What programs do you primarily do your work in?

Adobe® Creative Suite®, largely. Illustrator®, Photoshop®, and Indesign® are inextricably linked. You need to know them all to make them work with you. I’m constantly back and forth between them. Doing motion graphics is more After Effects®, another Adobe product. I design for the web but I don’t do much coding. I work with some amazing developers. When I do, there’s Dreamweaver® and things like that, but for me mostly it’s Indesign, Illustrator, and Photoshop.

 

Do you procrastinate at all?

I think everyone procrastinates. For me, I may be procrastinating or feel that way, by not getting straight to work on things. So much of the creative process is thinking things through—ideas rarely, or I should say not always, come when I’m sitting at my desk or in front of the computer. They come when I’m walking home, or to work, in the shower, or eating dinner. When you’re doing something else that doesn’t occupy your mind 100%, you can kind of let it go. I’ve had to learn not to be stressed out when I can’t get right into something. Another part of that is… Yeah, sometimes I do procrastinate. When I’m like, “Holy shit, this needs to get done,” I can rock it out. Whereas when you have all the time in the world, you take all the time in the world.

 

 

How do you deal with the creative block?

This comes back to what I’m saying about letting go when you have that creative block. The best ideas come to you like lightning bolts sometimes. But there are things that you can do, like brainstorming. It’s not a visual thing where I’m drawing; I’m just writing down words to get my mind going.

 

And then there’s looking at inspiration online, in books and magazines, or just drawing. It sometimes is just faster to sketch tiny thumbnails of things. I think you have to get all the bad ideas out before you can get to the good ones. Unless you work through every level of it, it’s hard to find the solution. I think everyone has a point of exhaustion—I mean, how many things can you be expected to bring it to life, as an individual? Sometimes I have good weeks and I have bad weeks. It’s important to recognize that and not beat yourself up about it.

 

Is there anything you do that is unique to your own design process, that you think others would be interested in hearing?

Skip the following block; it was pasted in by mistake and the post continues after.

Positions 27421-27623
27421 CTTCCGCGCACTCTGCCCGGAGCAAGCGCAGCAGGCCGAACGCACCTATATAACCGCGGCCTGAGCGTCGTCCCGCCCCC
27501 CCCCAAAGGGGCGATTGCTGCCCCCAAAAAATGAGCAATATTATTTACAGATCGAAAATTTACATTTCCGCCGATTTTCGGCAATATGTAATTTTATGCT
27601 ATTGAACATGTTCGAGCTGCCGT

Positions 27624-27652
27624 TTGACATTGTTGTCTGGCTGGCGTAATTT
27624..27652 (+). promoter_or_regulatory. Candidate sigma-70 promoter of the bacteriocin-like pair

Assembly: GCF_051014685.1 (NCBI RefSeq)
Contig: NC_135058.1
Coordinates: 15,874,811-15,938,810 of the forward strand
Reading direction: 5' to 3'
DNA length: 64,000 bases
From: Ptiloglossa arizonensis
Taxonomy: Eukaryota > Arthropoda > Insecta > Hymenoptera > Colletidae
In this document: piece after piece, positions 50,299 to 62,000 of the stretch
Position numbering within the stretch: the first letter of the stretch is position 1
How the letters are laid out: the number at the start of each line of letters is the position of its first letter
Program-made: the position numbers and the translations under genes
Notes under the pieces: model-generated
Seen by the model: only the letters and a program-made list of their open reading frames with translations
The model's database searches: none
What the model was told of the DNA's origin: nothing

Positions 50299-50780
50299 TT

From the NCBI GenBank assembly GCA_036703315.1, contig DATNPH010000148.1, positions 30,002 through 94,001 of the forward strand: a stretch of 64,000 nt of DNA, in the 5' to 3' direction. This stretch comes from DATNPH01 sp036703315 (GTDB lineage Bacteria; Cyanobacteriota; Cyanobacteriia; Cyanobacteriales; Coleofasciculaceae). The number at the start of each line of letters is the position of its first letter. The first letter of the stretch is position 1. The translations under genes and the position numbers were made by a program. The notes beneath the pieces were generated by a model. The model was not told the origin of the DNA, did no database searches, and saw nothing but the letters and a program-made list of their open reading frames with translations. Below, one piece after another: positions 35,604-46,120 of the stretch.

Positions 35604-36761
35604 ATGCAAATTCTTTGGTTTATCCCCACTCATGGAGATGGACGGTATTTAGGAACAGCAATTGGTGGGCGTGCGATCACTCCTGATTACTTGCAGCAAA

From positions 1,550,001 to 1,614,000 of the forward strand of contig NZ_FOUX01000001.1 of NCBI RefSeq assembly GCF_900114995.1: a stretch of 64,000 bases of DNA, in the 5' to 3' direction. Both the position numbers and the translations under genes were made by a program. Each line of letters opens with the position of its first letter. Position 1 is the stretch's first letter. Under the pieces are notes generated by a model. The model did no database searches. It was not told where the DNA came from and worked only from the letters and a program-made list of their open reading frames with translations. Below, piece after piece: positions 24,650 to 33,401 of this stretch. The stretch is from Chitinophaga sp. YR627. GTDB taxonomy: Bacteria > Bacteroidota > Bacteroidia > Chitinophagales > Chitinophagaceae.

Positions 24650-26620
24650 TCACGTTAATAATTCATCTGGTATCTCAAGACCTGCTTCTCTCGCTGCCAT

It really depends on what I’m doing. If I’m doing a motion graphic piece, sometimes it’s really helpful for me to have an idea of the pacing or to have the music that it’s going to be set to. Looking for inspirations that aren’t in the most obvious places. If I was designing a logo, or whatever it is, it’s all about iteration and drawing. Like I said, I’m so drawn to hand rendered things and lettering. When I start a project, it helps me to literally take my mind off of it for a little while and work through other ideas in my sketchbook. Draw things that are coming to me. It’s almost meditation.

 

 

So procrastination is your best friend?

Yeah, I think we need to embrace that. In school, it’s taught that procrastination is bad. There’s a level of procrastination that’s unhealthy and harming yourself entirely. We joke around here at Vizify too, that because everything moves so fast, procrastination is the key. We hold off on something because the whole concept is going to change, then you know you’re designing the next thing rather than the last thing that didn’t actually make it. So I think that’s an interesting way to look at it.

 

If you had the opportunity to redesign a favorite logo, artwork or architecture, what would you choose?

You sort of stumped me with that. I haven’t thought much about it. I have a little side project where I’ll redesign logos that I think could use it. It’s sort of a creative process of brainstorming at times. It keeps my mind going somewhere that isn’t necessarily work. I think there are logos that are working perfectly: I mean, how can you mess with Nike and things like that? Then I think about the other stuff that I see and wonder: why? Why does the Avatar logo, one of the biggest box office hits, use Papyrus? It’s almost like they ran out of time at the very end and threw it together. It’s not even a favorite movie of mine, but I would love to redo that.

 

 


 

Got inspired? Look out for another interview next week featuring Duncan Mitchell from Someecards. Don’t forget to leave us a message below for your comments and suggestions. Stay awesome everyone!

ABOUT THE AUTHOR:

YouTheDesigner is a graphic design blog under the UCreative Network. We do features; give away brushes, icons, wallpapers, and other freebies; and bring you the latest news in the world of graphic design.